Half-conscious, the girl is carried back to the basement with little resistance. However, as the guy makes for the window exit, JonBenet wakes up and starts yelling? Fighting? The guy has to shut her up. He strikes her skull with a blunt object. (I don’t think the blunt object was ever found.) With his victim still moaning, the killer takes it to another level and chokes her with the rope, the garrote. The autopsy shows her heart was still beating at this point giving merit as to the sequence of the events. If you look at the knot, it suggests someone with a certain amount of expertise in knot tying. Would any of the Ramsey’s been able to tie such a knot under such unimaginable stress?

With JonBenet dead, kidnapping is no longer an option. The guy, now in full panic mode, pops out the window and flees.

The family? No way. John was accused of having some sort of sick sexual fetish with his daughter. But why kill her? And in such a brutal fashion? After watching several interviews with John, I can’t see it.

Patsy? One theory was that Patsy went into a rage when she discovered JonBenet had wet the bed. No. It’s one thing to lash out in sudden anger, but plot such an elaborate cover up complete with a ransom note and a garrote as a murder weapon? To watch her daughter die in such a grotesque fashion? No way. I think that little girl was Patsy’s life. Patsy didn’t do it.

Then the police tried to pin it on the older brother. Again, watching the interviews, the boy stayed with his story, not in the least evasive with his answers, and was totally believable.

I believe the Boulder police and the DA’s office worked from the statistic that shows whenever a child is murdered in the home, nine out of ten times, a family member is the guilty party. Unfortunately, the Ramsey’s actions, lawyering up and going back to Atlanta so soon after the killing, did little to allay their suspicions. By now, the Ramsey’s were locked in the sights of the legal authorities, and as is so often the case, the DA’s office seldom admits to being wrong.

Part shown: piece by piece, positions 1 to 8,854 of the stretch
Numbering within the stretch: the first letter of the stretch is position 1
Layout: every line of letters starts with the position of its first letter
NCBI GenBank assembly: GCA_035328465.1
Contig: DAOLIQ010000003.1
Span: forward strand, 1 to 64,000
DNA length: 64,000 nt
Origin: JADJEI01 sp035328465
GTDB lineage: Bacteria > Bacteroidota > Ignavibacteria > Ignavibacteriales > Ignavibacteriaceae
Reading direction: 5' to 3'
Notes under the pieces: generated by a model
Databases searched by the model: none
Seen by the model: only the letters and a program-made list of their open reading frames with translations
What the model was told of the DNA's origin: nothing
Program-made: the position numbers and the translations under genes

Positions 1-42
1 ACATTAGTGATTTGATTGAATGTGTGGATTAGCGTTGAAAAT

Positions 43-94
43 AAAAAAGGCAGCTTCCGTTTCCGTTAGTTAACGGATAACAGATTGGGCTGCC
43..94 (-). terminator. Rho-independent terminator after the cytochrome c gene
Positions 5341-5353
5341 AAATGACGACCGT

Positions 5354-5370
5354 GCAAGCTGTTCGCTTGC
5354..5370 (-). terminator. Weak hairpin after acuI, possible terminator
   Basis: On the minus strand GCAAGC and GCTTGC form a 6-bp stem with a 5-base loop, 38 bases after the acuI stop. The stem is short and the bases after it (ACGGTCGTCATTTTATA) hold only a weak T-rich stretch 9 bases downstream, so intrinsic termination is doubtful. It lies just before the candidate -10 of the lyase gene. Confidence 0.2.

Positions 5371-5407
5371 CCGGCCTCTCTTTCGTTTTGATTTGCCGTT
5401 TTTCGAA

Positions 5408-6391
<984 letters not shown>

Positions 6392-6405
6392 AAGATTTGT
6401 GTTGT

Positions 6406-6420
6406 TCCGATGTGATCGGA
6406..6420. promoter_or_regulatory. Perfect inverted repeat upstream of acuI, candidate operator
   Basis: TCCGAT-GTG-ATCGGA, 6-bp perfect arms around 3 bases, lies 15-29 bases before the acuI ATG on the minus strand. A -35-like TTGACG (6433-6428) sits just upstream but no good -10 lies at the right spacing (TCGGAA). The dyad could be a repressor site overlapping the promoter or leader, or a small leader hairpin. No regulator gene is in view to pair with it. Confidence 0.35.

The latest TV show on the killing introduced a new technique called Touch DNA, the ability to sample DNA from clothing from the mere touch of the fabric, a science not available at the time. Tests using JonBenet’s pajamas and panties revealed DNA that did not match anyone in the family. The theory that the DNA came from somewhere in the manufacturing process is remotely possible, but highly unlikely.

If there is any hope of finding the killer, Touch DNA may be the last chance. I feel it will never be solved, the killer dead and buried. I hope he didn’t die peacefully.

 

 

 

Published in: on December 26, 2016 at 11:31 am  Comments (2)  

OMENS

Do you believe in omens? How about animal omens; a belief that the sighting of, or an experience with a wild animal, has meaning?

On the day when we moved into our present home, I mentioned to one of the workers that when I was scouting for an area to build, I came across a barred owl sitting on a traffic sign. The mover was an older man with furrowed brows and enough lines on his face to have seen a thing or two, good and bad, but probably mostly bad. He listened to my owl story and immediately stopped what he was doing.